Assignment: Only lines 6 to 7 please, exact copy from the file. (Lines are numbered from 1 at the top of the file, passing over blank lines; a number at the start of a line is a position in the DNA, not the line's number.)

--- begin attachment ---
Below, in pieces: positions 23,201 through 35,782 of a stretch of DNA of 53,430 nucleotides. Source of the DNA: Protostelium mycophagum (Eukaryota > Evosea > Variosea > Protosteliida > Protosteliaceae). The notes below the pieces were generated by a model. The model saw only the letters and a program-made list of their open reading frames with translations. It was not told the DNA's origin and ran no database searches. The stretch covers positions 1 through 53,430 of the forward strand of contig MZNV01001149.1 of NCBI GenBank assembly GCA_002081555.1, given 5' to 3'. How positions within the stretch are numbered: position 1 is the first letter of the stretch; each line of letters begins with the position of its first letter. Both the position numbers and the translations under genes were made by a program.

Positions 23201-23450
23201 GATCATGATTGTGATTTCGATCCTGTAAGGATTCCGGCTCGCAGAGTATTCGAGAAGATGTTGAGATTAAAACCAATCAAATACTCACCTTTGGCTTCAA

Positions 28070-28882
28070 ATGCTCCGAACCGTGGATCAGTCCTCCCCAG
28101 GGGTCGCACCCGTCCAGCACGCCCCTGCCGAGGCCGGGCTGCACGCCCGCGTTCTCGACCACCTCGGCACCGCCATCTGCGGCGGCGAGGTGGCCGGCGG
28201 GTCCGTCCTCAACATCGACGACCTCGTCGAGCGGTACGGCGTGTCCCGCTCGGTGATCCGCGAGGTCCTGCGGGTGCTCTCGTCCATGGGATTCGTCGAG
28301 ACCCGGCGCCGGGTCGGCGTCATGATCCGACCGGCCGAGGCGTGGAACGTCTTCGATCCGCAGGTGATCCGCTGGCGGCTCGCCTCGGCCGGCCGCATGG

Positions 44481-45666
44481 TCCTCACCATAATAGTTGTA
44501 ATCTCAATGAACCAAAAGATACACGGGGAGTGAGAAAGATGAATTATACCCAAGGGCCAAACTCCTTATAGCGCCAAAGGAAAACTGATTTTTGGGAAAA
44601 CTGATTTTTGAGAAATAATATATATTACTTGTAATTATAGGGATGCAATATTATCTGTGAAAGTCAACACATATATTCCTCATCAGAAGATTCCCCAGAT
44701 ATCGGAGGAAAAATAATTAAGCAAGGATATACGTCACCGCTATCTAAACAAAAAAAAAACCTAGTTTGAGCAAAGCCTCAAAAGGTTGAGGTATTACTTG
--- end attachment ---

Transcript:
28101 GGGTCGCACCCGTCCAGCACGCCCCTGCCGAGGCCGGGCTGCACGCCCGCGTTCTCGACCACCTCGGCACCGCCATCTGCGGCGGCGAGGTGGCCGGCGG
28201 GTCCGTCCTCAACATCGACGACCTCGTCGAGCGGTACGGCGTGTCCCGCTCGGTGATCCGCGAGGTCCTGCGGGTGCTCTCGTCCATGGGATTCGTCGAG